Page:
Hugh Son
February 26th, 2010

American International Group Inc. posted a wider-than-expected loss after setting aside more reserves for insurance claims and paying down bailout debts. The shares fell 8.5 percent in New York trading.

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The fourth-quarter net loss of $8.87 billion, or $65.51 a share, narrowed from $61.7 billion, or $458.99, a year earlier when AIG recorded the biggest loss in U.S. corporate history, the New York-based firm said today. Results included $6.7 billion in charges fueled by paying down AIG’s Federal Reserve credit line. It cost AIG $1.8 billion to add to property- casualty reserves as sales in the division slipped 2.2 percent.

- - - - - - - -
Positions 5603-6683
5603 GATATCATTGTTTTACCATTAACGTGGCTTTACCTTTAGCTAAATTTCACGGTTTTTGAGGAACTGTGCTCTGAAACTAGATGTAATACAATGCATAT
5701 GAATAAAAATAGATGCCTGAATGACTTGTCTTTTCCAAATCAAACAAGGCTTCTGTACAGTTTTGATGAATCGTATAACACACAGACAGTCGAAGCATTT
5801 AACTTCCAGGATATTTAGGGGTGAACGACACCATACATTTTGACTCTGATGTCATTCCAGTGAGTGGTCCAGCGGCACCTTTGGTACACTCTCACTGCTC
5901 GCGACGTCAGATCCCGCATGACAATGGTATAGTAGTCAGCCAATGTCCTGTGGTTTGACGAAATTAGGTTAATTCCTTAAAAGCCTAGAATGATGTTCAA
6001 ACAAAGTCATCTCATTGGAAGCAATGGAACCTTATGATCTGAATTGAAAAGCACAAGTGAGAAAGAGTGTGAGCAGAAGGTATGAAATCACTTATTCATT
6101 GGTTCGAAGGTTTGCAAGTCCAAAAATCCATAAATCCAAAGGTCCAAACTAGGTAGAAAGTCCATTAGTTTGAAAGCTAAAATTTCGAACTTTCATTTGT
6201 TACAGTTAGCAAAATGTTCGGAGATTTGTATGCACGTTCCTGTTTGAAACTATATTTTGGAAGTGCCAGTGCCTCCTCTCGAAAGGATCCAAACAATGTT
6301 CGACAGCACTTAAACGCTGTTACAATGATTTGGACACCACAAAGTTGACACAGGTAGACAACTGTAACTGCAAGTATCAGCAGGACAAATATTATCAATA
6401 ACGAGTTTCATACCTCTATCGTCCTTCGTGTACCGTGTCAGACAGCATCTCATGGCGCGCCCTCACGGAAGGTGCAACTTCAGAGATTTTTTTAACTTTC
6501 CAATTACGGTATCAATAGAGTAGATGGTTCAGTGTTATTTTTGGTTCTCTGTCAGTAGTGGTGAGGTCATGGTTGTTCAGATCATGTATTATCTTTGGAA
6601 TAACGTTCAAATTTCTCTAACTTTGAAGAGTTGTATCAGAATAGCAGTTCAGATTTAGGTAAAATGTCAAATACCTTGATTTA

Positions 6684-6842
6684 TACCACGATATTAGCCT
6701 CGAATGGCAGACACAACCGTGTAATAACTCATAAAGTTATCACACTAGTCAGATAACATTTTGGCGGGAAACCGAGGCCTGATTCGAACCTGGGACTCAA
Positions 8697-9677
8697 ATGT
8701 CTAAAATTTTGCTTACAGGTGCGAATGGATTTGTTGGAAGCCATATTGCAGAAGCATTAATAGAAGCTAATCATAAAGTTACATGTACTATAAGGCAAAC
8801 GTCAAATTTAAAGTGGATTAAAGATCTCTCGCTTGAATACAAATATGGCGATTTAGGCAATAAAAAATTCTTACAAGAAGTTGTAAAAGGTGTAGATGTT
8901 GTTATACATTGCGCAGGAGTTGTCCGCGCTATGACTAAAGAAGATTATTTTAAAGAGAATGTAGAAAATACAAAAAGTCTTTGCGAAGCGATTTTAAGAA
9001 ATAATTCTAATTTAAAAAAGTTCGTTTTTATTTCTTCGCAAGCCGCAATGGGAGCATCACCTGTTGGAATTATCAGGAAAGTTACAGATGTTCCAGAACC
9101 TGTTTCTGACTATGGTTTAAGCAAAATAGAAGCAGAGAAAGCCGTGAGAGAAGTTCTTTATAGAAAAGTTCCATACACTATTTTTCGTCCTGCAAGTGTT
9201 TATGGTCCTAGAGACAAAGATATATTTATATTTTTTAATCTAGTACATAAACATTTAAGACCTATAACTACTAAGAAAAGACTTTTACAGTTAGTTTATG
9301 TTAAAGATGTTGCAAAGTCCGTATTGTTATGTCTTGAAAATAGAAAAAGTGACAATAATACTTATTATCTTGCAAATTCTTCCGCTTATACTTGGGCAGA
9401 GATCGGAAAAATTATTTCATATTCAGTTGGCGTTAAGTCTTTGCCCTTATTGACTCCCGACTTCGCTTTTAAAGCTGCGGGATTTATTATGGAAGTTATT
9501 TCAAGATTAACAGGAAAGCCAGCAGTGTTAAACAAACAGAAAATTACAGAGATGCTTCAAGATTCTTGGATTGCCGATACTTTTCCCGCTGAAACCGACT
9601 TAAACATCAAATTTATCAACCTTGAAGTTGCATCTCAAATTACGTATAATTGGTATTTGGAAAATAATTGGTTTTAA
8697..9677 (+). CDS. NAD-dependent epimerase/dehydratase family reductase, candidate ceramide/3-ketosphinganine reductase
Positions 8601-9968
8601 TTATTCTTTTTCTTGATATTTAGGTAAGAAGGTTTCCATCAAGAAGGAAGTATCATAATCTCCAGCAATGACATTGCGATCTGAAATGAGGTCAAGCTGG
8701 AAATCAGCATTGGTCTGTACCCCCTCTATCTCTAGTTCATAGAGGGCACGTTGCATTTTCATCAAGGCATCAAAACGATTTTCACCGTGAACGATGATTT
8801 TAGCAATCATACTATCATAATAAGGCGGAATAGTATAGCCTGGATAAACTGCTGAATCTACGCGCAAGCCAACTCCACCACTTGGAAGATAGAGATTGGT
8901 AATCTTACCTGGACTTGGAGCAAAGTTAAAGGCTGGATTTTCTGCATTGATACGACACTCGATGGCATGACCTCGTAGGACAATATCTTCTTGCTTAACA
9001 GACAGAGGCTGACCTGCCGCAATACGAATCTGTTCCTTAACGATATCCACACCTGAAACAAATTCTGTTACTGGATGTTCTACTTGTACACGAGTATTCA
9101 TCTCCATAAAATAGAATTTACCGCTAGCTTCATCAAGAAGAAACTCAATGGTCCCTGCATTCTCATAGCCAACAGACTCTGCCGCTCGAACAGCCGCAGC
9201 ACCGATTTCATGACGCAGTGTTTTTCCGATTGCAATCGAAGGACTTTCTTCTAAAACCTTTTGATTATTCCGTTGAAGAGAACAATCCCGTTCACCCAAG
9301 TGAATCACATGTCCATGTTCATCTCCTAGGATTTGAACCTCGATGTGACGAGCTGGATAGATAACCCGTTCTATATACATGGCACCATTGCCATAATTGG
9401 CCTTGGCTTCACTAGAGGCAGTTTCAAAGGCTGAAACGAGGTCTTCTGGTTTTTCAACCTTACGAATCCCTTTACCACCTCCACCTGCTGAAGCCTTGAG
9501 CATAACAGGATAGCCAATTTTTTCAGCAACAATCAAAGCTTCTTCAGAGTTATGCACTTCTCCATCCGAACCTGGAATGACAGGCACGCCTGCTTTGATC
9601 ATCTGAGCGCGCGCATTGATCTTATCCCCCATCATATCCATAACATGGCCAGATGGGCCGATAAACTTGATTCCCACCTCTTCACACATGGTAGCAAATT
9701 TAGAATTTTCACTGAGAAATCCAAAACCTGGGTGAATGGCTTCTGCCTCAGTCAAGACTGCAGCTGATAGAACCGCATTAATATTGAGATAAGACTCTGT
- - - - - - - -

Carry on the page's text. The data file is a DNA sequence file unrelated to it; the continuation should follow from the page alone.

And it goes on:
“The reserve boost is a little red flag, as the industry is seeing largely favorable trends in reserve development,” said Bill Bergman, an analyst at Morningstar Inc. in Chicago. “It was a messy quarter, and overall it shows you how deep a hole they’ve dug, and how hard it is for them to dig out.”

Chief Executive Officer Robert Benmosche, 65, appointed in August, must increase insurance profits to repay loans in AIG’s $182.3 billion bailout. Benmosche, who has told staff that AIG was “too big,” is also divesting two of the company’s largest non-U.S. life insurance divisions to reduce the firm’s draw on a Federal Reserve credit line by $25 billion.

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